error: missing external dependency '.../swift-DEVELOPMENT-SNAPSHOT/usr/lib/swift/wasi/static-executable-args.lnk'

where can I get wasi/static-executable-args.lnk file?

Out of curiosity again, I tested the 5.10 snapshot, and even the released 5.9.2, I had the same error message. So if I fixed the wasi/static-executable-args.lnk issue, then the released 5.9.2 can work with wasm target, am I right?

1 Like

Neither 5.9.* releases nor 5.10 snapshots from Swift.org - Download Swift are ready for building WebAssembly, you have to use the SwiftWasm toolchain and SDKs, or latest main snapshots from swift.org (which don't have a WASI SDK) for that.

It is included in the SwiftWasm SDK, and this is not the only file needed to build for the WASI triple, swift.org distributions lack a WASI SDK.

This is no longer true with latest main development snapshot and Embedded Swift, if you're ok with limitations of that mode and a very bare bones SDK that doesn't include WASI-libc and everything that depends on it as a result, including Foundation, XCTest, and many more packages downstream that depend on those.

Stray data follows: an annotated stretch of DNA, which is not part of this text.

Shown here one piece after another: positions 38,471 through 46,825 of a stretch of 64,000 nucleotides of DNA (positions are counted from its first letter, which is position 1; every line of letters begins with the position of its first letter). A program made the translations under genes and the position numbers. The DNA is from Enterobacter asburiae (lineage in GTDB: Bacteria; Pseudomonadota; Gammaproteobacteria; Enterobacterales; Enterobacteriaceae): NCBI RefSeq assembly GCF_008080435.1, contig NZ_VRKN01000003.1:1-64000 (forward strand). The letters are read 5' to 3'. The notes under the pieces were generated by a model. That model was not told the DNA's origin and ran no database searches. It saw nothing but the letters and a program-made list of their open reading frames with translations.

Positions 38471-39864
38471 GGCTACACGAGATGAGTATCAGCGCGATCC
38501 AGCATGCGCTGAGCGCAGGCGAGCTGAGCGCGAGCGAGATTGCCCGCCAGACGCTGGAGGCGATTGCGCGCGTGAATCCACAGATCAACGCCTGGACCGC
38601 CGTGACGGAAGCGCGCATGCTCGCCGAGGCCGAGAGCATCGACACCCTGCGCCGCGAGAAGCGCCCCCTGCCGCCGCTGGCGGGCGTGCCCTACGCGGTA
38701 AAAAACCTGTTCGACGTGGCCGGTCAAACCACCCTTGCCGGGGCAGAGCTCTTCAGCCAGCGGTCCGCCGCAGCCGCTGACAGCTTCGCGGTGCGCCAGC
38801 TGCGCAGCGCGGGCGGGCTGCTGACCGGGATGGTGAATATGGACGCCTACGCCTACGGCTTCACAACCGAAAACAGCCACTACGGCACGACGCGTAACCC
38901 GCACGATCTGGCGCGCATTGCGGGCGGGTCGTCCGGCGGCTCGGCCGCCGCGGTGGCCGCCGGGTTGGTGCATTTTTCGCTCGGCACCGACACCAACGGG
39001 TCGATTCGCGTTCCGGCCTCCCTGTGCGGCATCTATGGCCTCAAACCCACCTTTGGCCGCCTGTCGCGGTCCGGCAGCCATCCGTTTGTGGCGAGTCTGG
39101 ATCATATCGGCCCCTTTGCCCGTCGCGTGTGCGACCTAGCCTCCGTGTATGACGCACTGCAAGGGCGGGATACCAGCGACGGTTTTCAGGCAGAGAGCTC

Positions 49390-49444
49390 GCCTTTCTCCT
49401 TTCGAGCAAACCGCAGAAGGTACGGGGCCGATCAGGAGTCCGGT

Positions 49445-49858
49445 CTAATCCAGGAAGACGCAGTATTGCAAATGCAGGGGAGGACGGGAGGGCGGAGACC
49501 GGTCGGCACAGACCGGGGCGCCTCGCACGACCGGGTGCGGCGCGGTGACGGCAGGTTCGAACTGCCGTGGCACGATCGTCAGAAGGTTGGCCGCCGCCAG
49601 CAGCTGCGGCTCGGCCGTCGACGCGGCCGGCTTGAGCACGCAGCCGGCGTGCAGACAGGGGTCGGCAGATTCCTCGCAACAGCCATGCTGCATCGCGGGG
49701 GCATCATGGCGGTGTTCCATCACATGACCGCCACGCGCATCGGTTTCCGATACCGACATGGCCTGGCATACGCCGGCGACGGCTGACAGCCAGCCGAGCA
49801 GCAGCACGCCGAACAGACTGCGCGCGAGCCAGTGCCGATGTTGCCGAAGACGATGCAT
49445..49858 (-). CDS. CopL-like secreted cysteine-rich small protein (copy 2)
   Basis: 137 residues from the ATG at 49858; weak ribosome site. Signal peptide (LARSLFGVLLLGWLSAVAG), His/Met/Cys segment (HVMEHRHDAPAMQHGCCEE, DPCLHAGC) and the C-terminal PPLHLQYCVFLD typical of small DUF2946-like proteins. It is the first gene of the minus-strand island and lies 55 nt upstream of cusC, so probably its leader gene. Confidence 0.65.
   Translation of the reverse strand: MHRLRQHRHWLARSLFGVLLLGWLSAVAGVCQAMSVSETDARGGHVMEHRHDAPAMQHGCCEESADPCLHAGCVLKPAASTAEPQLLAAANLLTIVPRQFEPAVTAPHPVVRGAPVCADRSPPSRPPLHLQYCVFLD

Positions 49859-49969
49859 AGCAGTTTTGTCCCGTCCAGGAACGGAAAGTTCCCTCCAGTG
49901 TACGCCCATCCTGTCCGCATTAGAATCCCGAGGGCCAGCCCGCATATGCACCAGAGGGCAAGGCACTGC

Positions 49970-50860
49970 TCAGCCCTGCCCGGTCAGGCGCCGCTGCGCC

You can try this in action yourself. The steps are bit convoluted and fiddly and are provided only for a one-off evaluation, but I hope it shows how one can build on top of this by coming up with some abstractions.

  1. Download January 22, 2024 Trunk Development (main) snapshot from Swift.org - Download Swift
  2. Use "Install for me" option when installing on macOS (makes it easier to clean up later)
  3. Run this in terminal, adjust PATH as needed if not on macOS
export TOOLCHAINS=$(plutil -extract CFBundleIdentifier raw \
~/Library/Developer/Toolchains/swift-latest.xctoolchain/Info.plist)
  1. Create hello.swift that looks like this:
@_extern(wasm, module: "console", name: "log")
@_extern(c)
func consoleLog(address: Int, byteCount: Int)

func print(_ string: StaticString) {
  consoleLog(